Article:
Research highlight

WAP experts are engaged in numerous research studies as well as policy analyses that mobilize research tools and comparative work. Below are some examples of such recent research or policy analyses.


For a broader measure of the social cost of carbon

Marc Fleurbaey, Professor at the Paris School of Economics and WAP expert, analyzes the role of ethical values in the determination of the social cost of carbon, arguing that the familiar debate about discounting is too narrow. They show other ethical issues are equally important to computing the social cost of carbon, highlighting inequality, risk, and population ethics.

Wave energy and the example of Ireland

Cathal O’Donoghue, WAP expert and former director of Teagasc’s (the Irelands Agriculture and Food Development Authority), analyzes the impact of wave energy deployment in Ireland on regional development, employment and inequality.


Gender gaps in old age

Maira Colacce, WAP expert & reseearch at IECON Montevideo, analyzes the gender gap in pension throughout Latin American countries.

Gender gaps in Africa

Prudence Kwenda, Professor of Economic at the University of Witwatersrand (Johannesburg, South Africa) and WAP expert, provides a critical review of the extant literature on gender gaps in employment and wages in sub-Saharan Africa.


The non-take-up of public health insurance among undocumented immigrants in France

Florence Jusot, WAP expert and Professor of Health Economics at Dauphine University, Paris, studies the State Medical Aid, a public health insurance program that allows undocumented immigrants with low financial resources to access health care services for free. With her coauthors, she shows how the low take-up rate of this program might threaten its efficiency.

Measuring changes in physical health and the implication for health policies

Michał Myck, WAP expert and Director of CenEA (Center for Economic Analysis, Poland), examine changes in the level of physical health using longitudinal data on people aged 50+ from nine European countries, developping a novel approach to identify age, period and cohort effects. Results raise questions concerning efficacy of healthcare and equal access to high quality care.

Trust and compliance to health measures in times of global pandemic

Olivier Bargain and Ulugbek Aminjonov, WAP experts and researchers at the Bordeaux School of Economics, use innovative data on human mobility and political trust at regional level in Europe to show that mobility during lockdown significantly depended on trust in governments. They quantify the impact of (the lack of) trust on the diffusion of COVID-19.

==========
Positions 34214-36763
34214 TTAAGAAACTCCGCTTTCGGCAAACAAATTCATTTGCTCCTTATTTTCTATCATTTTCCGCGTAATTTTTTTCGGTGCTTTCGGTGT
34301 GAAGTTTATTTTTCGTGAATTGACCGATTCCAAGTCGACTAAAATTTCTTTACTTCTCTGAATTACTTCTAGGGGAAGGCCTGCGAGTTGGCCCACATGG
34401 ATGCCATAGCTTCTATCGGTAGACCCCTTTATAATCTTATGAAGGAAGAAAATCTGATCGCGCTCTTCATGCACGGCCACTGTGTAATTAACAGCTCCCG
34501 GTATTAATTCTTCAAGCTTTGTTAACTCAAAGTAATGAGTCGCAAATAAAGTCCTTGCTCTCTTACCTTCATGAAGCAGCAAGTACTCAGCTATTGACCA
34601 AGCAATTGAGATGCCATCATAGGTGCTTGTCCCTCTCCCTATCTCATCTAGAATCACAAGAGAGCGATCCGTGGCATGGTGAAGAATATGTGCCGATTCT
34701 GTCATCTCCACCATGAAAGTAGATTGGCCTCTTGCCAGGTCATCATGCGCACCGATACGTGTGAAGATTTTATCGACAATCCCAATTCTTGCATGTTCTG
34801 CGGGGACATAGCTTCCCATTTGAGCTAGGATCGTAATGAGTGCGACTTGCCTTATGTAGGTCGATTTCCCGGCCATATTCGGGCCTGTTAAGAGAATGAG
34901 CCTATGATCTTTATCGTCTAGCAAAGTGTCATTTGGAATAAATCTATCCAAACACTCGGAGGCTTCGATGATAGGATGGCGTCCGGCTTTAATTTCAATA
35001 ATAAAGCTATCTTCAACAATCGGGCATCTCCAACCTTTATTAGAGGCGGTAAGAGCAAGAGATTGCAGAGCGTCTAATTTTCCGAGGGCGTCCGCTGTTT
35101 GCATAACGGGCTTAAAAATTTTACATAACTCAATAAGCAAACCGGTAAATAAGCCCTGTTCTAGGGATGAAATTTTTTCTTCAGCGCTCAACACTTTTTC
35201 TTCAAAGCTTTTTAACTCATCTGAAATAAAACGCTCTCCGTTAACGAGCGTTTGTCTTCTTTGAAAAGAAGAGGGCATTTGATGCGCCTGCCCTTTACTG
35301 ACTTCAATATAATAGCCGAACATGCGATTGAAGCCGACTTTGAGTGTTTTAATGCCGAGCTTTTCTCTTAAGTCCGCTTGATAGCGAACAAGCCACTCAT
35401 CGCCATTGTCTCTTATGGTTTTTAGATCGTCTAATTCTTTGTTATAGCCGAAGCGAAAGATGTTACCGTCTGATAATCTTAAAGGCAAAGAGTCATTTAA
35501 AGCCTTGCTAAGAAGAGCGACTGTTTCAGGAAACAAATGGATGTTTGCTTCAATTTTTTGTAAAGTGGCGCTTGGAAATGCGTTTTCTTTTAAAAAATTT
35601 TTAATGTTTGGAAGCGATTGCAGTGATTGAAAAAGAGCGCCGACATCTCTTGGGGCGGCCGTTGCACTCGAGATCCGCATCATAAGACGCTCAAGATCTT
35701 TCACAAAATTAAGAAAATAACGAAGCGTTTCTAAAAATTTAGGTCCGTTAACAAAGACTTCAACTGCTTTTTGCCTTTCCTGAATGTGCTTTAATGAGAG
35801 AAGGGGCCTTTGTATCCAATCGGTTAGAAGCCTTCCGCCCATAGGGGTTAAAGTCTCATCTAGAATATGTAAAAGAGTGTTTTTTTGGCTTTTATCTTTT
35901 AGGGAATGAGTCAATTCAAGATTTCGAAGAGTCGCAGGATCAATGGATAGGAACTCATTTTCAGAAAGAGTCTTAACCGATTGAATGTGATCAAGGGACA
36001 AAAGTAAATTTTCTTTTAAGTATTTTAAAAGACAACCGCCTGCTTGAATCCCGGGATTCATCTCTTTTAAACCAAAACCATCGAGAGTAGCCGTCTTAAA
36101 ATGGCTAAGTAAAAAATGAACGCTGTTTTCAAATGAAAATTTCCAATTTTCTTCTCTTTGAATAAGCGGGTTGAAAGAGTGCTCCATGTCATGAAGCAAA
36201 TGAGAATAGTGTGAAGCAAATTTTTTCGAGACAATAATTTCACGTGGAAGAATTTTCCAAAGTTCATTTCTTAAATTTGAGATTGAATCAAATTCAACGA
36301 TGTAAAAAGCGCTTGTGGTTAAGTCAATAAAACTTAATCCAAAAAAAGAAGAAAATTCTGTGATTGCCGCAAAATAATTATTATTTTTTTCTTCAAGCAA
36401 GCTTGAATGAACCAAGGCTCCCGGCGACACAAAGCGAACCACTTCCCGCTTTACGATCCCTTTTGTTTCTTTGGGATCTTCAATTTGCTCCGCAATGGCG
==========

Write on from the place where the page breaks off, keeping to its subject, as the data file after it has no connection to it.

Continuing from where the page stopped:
Labor market, poverty & inequality

Do fiscal systems encourage informal work in Latin America?

Xavier H. Jara, WAP expert and researcher at the London School of Economics, has collaborated with the Inter-American Development Bank to assess how tax and benefit systems in Latin American countries have an impact on the extent of informal employment.

Distributional impact of the COVID-19 crisis

Cathal O’Donoghue, currently the Dean of Arts and Social Sciences at NUI Galway, publishes an analysis on the dramatic impact of COVID‐19 on market incomes and the role of income‐support policies. “nowcasting” methods are used to assess the distributional implications of the crisis in Ireland.


Terror, well-being and political choices

Recent research by Alpaslan Akay and Olivier Bargain, WAP experts and Professors at the Universities of Göteborg and Bordeaux, shows that terror events anywhere in the world affect the subjective well-being of Western citizens and tend to increase their intention to vote for conservative parties.

Comparison of well-being in European : a new approach

The well-being of our societies is too often measure by income or GDP per capita. Happiness or life satisfaction measures have been used more recently but covered only part of what is relevant in life. This research by Koen Decancq, WAP expert and Professor at the University of Antwerp, suggests a richer measure of well-being to compare European countries, leading to a remarkably different perspective from usual clichés.

Wellbeing in Belgium: Beyond Happiness and Income

This book by Koen Decancq and coauthors provides a comprehensive overview of the distribution of well-being in Belgium based on an innovative and representative large-scale survey. It looks at the well-being of individuals in a way that goes beyond subjective measures of happiness. It offers tools for policymakers to evaluate social policies while taking into account different dimensions of life and respecting people’s different views on what is important. It shows that the people worst off in society are not necessarily those on low incomes or those who feel unhappy.